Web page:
Government hospitals in Kerala facing severe shortage of drugs
news Monday, January 05, 2015 - 05:30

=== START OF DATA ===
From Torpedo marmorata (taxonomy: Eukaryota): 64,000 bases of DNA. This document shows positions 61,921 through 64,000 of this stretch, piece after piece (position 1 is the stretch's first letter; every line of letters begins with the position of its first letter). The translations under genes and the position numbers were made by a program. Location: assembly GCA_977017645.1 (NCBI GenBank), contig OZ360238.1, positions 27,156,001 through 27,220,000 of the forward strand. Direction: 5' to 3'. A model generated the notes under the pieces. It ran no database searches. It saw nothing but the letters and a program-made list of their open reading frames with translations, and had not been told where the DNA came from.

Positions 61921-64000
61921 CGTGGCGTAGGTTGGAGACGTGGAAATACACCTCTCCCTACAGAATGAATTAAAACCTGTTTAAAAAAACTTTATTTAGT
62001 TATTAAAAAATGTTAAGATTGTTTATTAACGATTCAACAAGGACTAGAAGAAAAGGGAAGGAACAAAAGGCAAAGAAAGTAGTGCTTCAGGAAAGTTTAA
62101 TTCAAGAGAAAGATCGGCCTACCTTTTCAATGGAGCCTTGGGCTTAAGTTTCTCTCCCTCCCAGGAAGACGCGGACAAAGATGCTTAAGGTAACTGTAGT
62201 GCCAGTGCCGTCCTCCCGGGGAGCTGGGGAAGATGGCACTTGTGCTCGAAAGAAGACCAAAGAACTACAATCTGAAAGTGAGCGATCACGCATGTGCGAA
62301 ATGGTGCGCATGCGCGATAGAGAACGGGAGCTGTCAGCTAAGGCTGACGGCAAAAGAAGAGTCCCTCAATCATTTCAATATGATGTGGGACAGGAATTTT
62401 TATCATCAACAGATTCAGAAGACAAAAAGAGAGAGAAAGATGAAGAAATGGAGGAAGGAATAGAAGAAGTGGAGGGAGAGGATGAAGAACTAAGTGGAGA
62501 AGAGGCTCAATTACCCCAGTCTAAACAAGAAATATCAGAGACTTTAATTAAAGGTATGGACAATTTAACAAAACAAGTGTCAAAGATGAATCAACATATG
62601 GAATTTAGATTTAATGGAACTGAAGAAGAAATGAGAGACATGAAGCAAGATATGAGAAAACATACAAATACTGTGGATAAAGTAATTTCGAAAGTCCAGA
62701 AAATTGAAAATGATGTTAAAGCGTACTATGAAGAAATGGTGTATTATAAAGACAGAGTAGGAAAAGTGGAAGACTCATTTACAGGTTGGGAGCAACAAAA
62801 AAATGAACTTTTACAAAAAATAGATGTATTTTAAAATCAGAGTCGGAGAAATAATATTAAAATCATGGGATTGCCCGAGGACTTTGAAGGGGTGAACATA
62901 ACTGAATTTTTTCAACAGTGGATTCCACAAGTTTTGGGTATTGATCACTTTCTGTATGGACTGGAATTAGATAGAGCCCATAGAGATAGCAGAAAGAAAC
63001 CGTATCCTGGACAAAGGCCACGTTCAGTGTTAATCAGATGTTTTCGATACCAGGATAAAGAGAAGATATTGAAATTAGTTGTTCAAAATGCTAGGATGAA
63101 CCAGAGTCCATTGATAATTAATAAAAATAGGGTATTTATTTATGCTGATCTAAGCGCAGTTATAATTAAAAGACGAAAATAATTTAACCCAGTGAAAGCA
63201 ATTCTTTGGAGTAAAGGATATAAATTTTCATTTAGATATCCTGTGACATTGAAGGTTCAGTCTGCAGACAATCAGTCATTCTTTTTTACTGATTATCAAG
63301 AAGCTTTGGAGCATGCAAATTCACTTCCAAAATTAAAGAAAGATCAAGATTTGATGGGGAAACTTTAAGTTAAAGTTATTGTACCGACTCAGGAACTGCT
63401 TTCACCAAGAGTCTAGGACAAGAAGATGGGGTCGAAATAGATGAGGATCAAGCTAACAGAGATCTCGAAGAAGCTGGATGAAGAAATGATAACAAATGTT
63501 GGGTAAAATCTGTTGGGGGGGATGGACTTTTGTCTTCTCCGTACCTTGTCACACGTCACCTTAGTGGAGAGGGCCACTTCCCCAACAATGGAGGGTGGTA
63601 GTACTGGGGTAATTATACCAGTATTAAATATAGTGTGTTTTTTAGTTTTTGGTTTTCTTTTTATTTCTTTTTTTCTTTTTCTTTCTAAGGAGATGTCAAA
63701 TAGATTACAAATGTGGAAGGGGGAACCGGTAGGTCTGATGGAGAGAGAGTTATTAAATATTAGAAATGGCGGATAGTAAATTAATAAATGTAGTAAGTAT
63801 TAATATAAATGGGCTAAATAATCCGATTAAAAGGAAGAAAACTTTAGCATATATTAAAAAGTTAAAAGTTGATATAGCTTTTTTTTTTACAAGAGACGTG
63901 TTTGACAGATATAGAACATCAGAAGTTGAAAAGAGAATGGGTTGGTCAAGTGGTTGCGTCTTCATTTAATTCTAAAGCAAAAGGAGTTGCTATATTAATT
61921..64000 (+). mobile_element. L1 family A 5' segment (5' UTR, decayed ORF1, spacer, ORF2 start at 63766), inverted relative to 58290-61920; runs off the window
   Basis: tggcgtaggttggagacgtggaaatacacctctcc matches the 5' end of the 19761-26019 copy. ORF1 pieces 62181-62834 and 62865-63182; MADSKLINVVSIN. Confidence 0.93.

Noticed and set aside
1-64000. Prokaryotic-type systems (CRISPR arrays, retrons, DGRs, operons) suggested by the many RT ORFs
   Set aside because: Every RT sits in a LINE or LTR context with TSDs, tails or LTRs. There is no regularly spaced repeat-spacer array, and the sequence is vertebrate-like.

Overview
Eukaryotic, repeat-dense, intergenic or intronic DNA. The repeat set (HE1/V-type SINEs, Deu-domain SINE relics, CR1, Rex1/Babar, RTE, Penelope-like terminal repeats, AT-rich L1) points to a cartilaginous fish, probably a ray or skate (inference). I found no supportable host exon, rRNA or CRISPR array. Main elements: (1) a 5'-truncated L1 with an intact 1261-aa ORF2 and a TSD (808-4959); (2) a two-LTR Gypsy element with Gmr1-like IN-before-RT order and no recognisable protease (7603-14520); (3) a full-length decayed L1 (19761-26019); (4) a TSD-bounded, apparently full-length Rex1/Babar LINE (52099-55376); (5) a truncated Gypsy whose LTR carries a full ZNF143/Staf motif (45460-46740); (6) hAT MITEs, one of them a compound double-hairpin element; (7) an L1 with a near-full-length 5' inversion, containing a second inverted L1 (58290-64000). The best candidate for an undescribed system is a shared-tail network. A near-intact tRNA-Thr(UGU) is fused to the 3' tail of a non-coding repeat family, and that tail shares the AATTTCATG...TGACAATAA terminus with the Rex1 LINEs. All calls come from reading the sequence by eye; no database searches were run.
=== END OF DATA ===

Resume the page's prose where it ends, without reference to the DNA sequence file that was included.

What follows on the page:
The News Minute | October 16, 2014 | 09:05 am IST Government hospitals in Kerala are facing several problems including lack of basic facilities and poor maintenance. However, one major issue faced by these hospitals at present is the shortage of drugs. Kerala Medical Services Corporation Ltd. (KMSCL), mandated to procure drugs for government health-care institutions, is unable to meet the demand for the products. Including the medicines for Hepatitis, H1N1 and Malaria, there is a shortage of 105 drugs in these hospitals. Though tender was put out for the supply of the medicines and X –ray developers , no distributors turned up. High-end medicines in government hospitals and medical colleges should be supplied free of cost, following a government decision. So far three tenders were announced for 771 drugs, but only got distributors for 666 among them. KMSCL says that the rest of the medicines will be brought through local purchase and this shortage will not affect the hospitals' functioning, reported Malayala Manorama on October 15 . On a daily basis, thousands of poor patients from various parts of the state come to these hospitals in hope of availing better treatment as they cannot afford private hospitals. But as the procedures for the local purchase is complex, patients are forced to buy medicines from private medical stores. Reports says that there is a chance of excluding these 105 medicines from the next tender announcement. In the last budget, 242 crores had been granted to KMSCL. Though this amount was credited to the account of the corporation, because of the financial crisis the government did not grant the permission to use it. Kerala State Drugs and Pharmaceuticals (KSDP), the public drug distribution agency, has also stopped the distribution since they are not being paid.
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